My bodega is only a little bigger than my studio apartment, and sells no fewer than 10 kinds of Muscle Milk. In the drink cases, crowded with bottled water, Snapple, and Arizona iced tea, Muscle Milk occupies prime, eye-level real estate, protein counts splashed across the front of the bottles in black, bold lettering: 15, 20, 35 grams. Inside the bottles are creamy shakes in flavors like Chocolate, Strawberries ‘n Crème, and Mango Tangerine. The branding is literally protein-themed, and the higher the number, the greater the halo: protein is the reason for its central location and fluorescent spotlight.

We all need more protein, even if few of us know why. Protein has emerged as an undisputed Good Choice over the past 50 years of warring scientific studies slagging fat and carbs, endless opportunistic fad diets, and skyrocketing obesity in America. Just as one might look at all the world’s religions and decide that, while none is correct, there must be “something out there,” one might look at all the world’s weight-loss diets and note that, while they contradict each other in many ways, they all seem to preach protein, so protein must be good.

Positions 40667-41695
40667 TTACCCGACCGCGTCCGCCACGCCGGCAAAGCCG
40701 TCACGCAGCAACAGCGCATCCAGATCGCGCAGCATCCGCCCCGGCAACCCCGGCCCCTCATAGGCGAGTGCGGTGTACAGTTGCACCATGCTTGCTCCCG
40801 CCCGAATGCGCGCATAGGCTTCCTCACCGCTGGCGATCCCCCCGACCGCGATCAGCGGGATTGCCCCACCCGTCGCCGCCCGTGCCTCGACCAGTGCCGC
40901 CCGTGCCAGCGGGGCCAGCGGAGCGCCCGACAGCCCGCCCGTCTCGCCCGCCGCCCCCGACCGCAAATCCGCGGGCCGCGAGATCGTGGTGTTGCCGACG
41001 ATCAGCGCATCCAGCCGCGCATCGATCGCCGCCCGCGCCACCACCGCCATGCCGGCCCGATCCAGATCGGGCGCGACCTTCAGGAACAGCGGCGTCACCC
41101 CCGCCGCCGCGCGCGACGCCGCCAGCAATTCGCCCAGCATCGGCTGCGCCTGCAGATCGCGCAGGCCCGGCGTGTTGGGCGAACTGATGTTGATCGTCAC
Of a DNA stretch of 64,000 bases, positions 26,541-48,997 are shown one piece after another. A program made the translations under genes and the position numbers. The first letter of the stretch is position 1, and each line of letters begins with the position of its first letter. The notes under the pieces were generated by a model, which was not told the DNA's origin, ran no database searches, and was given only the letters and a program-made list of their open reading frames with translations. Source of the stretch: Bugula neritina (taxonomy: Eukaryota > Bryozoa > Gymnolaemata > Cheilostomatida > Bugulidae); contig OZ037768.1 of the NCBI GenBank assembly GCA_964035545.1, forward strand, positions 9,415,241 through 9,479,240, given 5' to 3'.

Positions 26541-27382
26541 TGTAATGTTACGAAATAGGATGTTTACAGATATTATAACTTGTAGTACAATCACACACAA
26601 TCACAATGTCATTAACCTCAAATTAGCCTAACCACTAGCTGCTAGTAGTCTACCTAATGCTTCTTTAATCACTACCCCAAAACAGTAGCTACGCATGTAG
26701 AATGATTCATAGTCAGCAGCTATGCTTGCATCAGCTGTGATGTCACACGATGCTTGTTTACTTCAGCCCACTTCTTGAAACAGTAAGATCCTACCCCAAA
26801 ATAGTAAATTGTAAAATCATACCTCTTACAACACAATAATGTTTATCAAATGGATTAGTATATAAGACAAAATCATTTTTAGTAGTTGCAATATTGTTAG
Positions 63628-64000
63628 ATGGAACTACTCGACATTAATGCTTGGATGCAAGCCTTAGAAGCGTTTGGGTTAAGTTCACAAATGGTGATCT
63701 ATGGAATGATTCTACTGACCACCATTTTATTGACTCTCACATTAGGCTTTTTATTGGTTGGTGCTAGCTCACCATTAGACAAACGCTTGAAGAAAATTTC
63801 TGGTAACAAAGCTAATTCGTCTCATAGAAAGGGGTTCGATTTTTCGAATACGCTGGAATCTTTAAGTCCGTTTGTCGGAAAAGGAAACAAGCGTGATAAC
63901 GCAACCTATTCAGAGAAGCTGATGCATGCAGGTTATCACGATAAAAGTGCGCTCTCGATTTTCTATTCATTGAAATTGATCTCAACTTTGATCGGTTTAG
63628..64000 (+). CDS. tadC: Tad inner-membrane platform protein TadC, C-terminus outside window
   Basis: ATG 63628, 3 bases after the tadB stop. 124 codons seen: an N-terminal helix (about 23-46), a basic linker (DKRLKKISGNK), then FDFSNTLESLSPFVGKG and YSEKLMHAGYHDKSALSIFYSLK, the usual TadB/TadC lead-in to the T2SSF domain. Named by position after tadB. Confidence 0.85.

Protein has emerged as an undisputed Good Choice over the past 50 years of warring scientific studies and endless opportunistic fad diets

I’ve been lifting weights in pursuit of stronger muscles for a few years now, and one of the first things I learned was that strength can’t be built if it’s not supported by copious amounts of protein every single day (about one gram per pound of bodyweight is the bro’s rule of thumb). As a crazy and unique human, I love eating, but I also spend a fair amount of my time trying to round out my protein count. Oddly, an increasing number of convenience foods have become attuned to my extremely specific nutritional needs. Most people who visit my bodega are not preparing to load a barbell with 220 pounds and squat it, which makes the rise in striving for more and more protein remarkable.

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